Head in the sand

By Pete Bauer

Clarion

How many of us have heard the metaphor about having our head in the sand? Probably most of us, but humans, much like ostriches, would die of asphyxiation if we did that.

It is a common belief that an ostrich will bury its head in the sand to avoid predators. Operating under the premise, "if I cannot see it, it must not exist."

This myth has been around since Pliny the Elder (23-79 AD) documented it in his 37-book attempt to catalog the entirety of Roman knowledge.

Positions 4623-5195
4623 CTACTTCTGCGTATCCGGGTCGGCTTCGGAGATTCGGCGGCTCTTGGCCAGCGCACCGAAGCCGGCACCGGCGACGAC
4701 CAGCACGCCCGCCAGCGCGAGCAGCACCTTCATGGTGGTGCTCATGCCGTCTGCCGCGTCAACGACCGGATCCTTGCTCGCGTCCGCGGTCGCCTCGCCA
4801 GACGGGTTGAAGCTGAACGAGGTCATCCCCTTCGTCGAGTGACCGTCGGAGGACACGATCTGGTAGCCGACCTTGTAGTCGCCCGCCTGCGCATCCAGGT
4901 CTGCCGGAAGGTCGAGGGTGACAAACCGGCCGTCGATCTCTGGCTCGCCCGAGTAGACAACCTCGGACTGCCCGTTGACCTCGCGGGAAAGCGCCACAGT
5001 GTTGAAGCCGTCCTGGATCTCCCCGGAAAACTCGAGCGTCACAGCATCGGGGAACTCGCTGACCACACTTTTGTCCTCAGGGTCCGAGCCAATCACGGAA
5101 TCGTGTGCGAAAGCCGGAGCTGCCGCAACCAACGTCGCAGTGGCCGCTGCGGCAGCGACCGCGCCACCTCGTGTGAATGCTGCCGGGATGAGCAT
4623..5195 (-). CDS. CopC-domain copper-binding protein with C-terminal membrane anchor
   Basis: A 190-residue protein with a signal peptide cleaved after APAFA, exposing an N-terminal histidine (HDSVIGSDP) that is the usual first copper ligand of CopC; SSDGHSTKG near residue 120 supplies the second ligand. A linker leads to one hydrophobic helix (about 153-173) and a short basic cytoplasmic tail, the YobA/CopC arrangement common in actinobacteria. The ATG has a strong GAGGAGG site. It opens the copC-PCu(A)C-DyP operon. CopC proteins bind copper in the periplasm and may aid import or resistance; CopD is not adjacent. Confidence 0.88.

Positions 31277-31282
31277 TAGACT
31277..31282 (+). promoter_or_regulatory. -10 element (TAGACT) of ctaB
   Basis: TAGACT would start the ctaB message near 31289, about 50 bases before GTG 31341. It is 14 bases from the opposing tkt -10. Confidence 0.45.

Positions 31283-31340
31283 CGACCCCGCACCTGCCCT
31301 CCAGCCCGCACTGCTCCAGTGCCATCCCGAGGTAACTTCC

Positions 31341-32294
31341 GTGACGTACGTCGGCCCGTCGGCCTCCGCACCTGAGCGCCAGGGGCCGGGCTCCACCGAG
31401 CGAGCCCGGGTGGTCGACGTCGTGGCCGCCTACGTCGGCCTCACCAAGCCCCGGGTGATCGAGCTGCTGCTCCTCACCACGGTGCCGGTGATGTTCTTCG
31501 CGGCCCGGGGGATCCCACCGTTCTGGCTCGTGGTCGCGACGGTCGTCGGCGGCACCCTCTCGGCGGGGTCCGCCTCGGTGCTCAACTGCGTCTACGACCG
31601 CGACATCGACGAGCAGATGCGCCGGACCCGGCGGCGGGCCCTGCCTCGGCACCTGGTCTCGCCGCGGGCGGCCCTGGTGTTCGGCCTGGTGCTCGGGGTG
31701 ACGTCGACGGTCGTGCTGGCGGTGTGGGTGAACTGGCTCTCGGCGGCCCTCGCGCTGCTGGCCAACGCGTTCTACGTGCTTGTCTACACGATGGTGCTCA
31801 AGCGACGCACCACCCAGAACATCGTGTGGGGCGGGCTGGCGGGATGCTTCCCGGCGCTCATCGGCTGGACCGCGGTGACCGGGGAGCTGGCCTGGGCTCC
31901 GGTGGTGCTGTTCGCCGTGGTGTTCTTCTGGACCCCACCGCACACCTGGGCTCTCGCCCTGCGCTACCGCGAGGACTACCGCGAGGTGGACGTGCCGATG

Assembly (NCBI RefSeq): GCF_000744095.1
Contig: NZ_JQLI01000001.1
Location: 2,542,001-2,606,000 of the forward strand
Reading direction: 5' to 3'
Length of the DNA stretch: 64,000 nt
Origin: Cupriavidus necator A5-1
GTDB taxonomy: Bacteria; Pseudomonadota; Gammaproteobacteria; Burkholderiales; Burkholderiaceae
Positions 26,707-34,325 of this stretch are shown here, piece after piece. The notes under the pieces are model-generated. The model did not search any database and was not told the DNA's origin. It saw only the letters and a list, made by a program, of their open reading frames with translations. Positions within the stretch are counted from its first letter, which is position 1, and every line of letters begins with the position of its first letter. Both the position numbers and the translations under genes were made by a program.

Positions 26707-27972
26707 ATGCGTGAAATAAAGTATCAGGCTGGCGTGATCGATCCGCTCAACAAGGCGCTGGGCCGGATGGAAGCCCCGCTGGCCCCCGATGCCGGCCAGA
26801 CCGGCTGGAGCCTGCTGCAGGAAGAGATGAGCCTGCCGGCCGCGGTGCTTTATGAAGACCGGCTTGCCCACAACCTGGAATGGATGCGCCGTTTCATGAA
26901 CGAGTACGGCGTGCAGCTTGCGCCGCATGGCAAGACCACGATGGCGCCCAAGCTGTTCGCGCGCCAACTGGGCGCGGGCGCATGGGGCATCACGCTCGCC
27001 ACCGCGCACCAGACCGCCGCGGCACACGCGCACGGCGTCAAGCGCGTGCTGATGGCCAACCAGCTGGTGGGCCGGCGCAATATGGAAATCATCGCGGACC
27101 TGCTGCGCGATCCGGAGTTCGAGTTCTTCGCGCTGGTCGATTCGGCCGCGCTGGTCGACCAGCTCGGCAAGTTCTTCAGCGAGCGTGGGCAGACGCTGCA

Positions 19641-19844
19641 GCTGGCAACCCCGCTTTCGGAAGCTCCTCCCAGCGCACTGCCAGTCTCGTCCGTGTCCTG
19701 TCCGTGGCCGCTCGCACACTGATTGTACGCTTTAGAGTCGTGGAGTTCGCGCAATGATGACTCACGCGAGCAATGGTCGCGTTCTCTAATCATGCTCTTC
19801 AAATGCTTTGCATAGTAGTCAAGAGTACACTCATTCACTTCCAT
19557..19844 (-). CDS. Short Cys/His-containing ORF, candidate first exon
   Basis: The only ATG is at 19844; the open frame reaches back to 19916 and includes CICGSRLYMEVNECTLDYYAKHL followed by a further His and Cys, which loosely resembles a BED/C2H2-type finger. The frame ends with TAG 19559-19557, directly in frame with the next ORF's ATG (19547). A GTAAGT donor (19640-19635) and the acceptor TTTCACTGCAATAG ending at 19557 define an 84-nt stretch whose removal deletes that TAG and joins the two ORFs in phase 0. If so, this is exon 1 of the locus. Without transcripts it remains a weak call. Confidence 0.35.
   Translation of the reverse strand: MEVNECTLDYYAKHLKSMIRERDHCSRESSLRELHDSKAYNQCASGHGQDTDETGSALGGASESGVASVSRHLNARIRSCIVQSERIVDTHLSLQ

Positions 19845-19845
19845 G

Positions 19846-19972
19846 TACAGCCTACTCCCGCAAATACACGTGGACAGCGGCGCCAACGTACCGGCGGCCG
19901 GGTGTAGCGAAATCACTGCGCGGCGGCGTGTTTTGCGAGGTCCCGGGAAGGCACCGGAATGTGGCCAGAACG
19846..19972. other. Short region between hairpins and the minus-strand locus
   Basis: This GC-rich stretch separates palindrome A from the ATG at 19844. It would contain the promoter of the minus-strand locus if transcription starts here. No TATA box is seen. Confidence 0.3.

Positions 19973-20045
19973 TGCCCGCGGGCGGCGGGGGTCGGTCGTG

However, in a study of 200,000 ostriches over 80 years, no one reported a single case where one buried its head.

Ostriches weigh up to 350 pounds and average height between seven and nine feet. Given their size, it is understandable that seeing an ostrich feeding off of plants that its small head may appear buried.

Although ostriches are birds, they cannot fly, given their extreme bodyweight. They can, however, run upwards of 45-mph.

They flap their wings to maintain balance.

The next time someone tells you to stop burying your head in the sand (implying that you're avoiding a problem), let them know ostriches are not dumb enough to do such a thing and unless you are suicidal, neither would you.